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Monday, May 23, 2005

Church family day at Labrador Park

Yesterday was Vesak Day, when Buddhists all around the world celebrate the Buddha's birth and day of enlightenment (if I got my religious knowledge correct). And because it fell on a Sunday, today is a public holiday. For us Christians, it was a time to have some good clean fun. And particularly those from my church, this fun was to be had at Labrador Park.

The event was supposed to start at 8:30am. That was the time I woke up. My family didn't make it to the park till 9:30am. The ironic thing is that we are just a 10-minute drive away. The other ironic thing is that this was only my second time there. The first time I was there, the park was still pretty much a mangrove swamp. Today, there are paved walkways, playground, public restrooms, paved nature trails, and descriptive signboards of the various military structures located there.

When we arrived, a treasure hunt was underway, so I just joined a group randomly. But I didn't really participate. I spent most of the half hour talking with a fellow church member. But I wasn't totally non-participative; I offered a suggestion about a clue that pointed the group in the right direction. It turned out that I was half-right: the object that we were supposed to find was in the playground, but not a see-saw.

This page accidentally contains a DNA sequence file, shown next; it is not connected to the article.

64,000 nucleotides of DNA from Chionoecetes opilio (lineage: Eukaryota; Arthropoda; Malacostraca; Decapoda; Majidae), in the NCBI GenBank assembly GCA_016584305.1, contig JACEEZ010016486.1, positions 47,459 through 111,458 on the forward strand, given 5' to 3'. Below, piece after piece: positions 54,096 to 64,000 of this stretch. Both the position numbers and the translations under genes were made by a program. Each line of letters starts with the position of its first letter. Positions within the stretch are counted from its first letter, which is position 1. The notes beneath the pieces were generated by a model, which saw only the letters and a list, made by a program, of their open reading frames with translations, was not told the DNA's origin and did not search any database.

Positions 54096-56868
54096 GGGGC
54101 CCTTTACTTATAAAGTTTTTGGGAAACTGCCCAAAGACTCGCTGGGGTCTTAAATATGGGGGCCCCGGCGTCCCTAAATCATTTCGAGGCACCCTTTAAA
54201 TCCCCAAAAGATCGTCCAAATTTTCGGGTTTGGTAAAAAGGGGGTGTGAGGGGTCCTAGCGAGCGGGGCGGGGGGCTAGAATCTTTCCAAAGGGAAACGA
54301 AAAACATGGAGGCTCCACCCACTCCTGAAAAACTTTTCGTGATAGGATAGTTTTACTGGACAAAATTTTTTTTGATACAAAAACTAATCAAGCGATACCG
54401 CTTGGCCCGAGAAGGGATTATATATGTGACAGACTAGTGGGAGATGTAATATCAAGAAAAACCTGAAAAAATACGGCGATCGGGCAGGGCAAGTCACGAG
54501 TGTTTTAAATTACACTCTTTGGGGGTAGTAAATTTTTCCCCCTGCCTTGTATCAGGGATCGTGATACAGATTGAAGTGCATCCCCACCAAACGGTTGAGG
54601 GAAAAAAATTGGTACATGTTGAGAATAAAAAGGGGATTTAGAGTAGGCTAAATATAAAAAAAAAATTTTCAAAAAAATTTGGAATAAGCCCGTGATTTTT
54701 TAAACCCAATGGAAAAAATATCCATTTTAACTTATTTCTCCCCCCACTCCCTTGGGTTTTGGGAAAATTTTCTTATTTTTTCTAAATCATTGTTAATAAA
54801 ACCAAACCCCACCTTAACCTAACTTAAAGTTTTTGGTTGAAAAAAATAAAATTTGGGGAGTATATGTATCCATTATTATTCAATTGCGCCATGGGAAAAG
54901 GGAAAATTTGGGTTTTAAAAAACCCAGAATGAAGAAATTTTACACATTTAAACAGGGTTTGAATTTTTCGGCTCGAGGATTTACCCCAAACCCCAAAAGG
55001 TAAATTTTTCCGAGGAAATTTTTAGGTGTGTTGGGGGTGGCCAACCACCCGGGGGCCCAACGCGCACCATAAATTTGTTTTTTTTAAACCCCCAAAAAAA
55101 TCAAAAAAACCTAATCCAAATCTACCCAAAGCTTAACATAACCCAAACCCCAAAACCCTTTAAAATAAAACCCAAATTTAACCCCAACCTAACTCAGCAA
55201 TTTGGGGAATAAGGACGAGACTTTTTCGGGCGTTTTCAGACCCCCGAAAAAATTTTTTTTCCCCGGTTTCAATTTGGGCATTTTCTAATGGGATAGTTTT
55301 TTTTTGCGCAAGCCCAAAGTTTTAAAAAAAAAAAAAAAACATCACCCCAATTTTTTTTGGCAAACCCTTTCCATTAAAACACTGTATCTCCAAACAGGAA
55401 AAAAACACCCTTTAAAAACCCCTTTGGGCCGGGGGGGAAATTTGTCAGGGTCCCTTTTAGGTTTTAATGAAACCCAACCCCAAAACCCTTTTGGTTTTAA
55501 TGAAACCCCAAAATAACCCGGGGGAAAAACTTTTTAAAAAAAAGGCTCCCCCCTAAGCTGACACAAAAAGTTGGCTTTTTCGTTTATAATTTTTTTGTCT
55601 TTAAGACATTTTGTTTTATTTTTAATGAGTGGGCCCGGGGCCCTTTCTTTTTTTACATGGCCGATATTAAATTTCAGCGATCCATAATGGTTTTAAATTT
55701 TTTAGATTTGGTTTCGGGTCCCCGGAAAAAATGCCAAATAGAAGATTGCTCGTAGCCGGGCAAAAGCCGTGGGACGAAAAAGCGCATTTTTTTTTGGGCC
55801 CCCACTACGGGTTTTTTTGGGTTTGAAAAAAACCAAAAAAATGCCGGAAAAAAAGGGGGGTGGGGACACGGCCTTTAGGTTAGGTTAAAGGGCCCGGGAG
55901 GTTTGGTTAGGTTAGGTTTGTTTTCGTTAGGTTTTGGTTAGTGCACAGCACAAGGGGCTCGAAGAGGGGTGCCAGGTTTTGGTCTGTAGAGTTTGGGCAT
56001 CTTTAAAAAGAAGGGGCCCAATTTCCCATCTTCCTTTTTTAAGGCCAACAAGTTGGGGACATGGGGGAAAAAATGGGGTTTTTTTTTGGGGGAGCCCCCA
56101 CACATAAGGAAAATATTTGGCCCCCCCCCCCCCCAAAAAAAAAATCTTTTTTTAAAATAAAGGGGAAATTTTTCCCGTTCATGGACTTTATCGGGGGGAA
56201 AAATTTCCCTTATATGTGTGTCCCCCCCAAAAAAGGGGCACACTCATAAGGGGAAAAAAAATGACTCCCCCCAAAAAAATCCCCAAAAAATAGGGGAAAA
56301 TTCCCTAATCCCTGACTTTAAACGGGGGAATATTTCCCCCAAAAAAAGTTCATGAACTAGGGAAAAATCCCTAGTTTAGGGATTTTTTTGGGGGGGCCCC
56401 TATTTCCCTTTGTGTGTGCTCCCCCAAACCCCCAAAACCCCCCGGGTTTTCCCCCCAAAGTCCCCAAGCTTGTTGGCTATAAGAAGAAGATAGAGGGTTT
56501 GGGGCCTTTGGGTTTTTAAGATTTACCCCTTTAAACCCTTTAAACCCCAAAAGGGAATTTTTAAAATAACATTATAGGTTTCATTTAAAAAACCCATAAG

The game ended at 10:30am and I hung out with a group of people who are around my age. We chatted over food comprising of sausages, sandwiches, bee hoon, homemade sushi, durian, and homemade cupcakes.

Later, I decided to take a walk around the park since it was my first time there in ages and it would be pointless if I left without seeing how much it has been developed. The walk around the park took about an hour. First, I walked along the coast, then made my way up the hill to see the war relics. I still knew my history from secondary school, so I understood the significance of the heavy guns that used to be placed there. (The guns are no longer there.) Unfortunately, the bunkers were locked up, so I could only peep inside the dark interior. There's also a tunnel walk, but I decided not to go for it. Maybe another time.

I returned to the group and was almost immediately fed by another church member. Earlier, she had been asking/pleading/pestering us to eat some of her bee hoon, but we had more than enough food. This time, I obliged her. She promptly piled a plate full of bee hoon, fish cakes, sausages and chicken nuggets. Unfortunately, I couldn't finish it all, mostly because it was dry and salty, and it was a hot day. I also chatted with her and got to know more about one of the church youths who joined the church while I was away.

The day officially came to an end at 2pm. Being Singaporeans, it took 10 minutes to yell at everyone to pack up, and another half hour to actually pack up. My parents and I then returned home.

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